Here’s an air pistol you are unlikely to see. It’s the Fenix manufactured by OJMAR (Ojanguren and Marcaide) in Spain from c. 1947 to c. 1958.
In fact, this is the first one that I have ever seen. In fact, I didn’t even know about it until recently! The pistol is constructed from steel with a chequered wood grip. Judging from this example and that of others I have since seen, whoever did the chequering was in a rush or had too much sangria, as there are signs where the tool has overrun its intended mark. The metalwork is blued and the barrel is smoothbore.
On the left-hand side ahead of the trigger guard, the pistol’s logo is stamped into the action. It’s a line drawing of a bird, probably a Phoenix, with the inscription “Fenix” below it. There are no other stamp marks on the pistol.
Whilst the pistol has a break barrel with a typical spring-loaded wedge-style locking mechanism, this is only used to expose the breech in order to load a dart or pellet. Interestingly, the breech seal is not on the breech as you would normally expect. It appears to be pressed into a recess on the joining face of the compression chamber.
The pistol is cocked by pulling the handle at the rear of the pistol. A pull-rod is connected to the handle which runs through the mainspring. The piston and seal are attached to the other end of the rod. The trigger is a spring-loaded dual lever affair. Whilst it isn’t adjustable, it’s not bad either!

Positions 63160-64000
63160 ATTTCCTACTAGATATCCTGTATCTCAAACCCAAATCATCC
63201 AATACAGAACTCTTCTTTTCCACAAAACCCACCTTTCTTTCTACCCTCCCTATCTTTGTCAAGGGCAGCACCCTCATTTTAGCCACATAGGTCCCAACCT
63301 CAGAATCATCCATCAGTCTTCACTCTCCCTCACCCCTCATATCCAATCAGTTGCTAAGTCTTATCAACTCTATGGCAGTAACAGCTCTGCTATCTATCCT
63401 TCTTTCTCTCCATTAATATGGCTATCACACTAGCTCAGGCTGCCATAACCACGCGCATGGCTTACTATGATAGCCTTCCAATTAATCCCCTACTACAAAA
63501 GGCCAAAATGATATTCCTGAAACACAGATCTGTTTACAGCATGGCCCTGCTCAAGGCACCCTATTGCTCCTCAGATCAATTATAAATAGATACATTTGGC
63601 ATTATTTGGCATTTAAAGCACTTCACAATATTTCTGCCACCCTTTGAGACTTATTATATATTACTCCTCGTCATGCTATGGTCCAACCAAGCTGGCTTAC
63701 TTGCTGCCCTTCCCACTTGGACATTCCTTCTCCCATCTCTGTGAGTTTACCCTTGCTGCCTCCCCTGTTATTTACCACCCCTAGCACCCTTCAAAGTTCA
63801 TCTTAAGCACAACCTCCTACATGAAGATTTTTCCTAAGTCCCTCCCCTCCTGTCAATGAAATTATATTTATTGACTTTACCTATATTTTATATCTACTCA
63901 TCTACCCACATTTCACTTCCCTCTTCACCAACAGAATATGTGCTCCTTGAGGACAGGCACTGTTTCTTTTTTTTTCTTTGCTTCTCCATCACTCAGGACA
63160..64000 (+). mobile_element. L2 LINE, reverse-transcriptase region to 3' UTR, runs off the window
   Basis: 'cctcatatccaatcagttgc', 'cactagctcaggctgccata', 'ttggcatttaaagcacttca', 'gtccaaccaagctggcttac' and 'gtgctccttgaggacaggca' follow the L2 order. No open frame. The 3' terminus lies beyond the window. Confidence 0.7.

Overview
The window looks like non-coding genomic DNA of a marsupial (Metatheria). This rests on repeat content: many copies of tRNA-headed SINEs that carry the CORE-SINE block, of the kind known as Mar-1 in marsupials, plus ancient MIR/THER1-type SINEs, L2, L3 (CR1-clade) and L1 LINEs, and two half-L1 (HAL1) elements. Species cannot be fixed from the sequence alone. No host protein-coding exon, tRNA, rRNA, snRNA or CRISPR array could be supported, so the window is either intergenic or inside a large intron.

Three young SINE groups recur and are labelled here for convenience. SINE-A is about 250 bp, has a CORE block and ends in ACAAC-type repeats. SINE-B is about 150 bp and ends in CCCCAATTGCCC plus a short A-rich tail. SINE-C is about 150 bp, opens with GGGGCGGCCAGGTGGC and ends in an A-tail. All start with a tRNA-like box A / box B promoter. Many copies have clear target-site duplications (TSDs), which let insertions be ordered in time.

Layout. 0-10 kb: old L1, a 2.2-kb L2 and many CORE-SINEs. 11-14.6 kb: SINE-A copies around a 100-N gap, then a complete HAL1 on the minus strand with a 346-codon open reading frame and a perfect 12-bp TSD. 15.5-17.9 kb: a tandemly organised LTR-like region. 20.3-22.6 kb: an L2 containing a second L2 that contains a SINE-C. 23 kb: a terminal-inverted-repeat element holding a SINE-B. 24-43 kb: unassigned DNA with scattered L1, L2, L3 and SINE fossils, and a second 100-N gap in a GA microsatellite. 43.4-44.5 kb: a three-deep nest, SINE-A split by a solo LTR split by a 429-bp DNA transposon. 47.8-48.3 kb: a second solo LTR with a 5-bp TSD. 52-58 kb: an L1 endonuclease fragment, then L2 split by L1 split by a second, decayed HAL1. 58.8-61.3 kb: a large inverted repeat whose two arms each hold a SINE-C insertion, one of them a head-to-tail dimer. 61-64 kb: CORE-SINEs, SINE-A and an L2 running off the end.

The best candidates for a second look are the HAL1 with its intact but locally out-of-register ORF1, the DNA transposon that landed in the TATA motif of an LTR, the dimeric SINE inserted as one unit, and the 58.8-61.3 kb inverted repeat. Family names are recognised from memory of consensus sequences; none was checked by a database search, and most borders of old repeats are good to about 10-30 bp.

Although I haven’t yet disassembled this air pistol, I am aware that it has a typical leather piston seal. It is held in place by a washer which itself is firmly held in place by the end of the pull-rod which has been riveted or hammered to widen it and thus hold the washer and seal firmly in place. Of course, that means replacing the leather seal may involve cutting off the end of the rod and ultimately reducing its length. This could reduce the compression cycle and render the pistol ineffective.
I can’t tell you how this one shoots because it doesn’t. It’s quite clear to me that the piston seal needs to be replaced. I expect it has similar characteristics as that of the Diana pop-out air pistol of the same period as both are of similar compression chamber size. No doubt I will try to reseal it at some time in the future.
Until next time, happy shooting!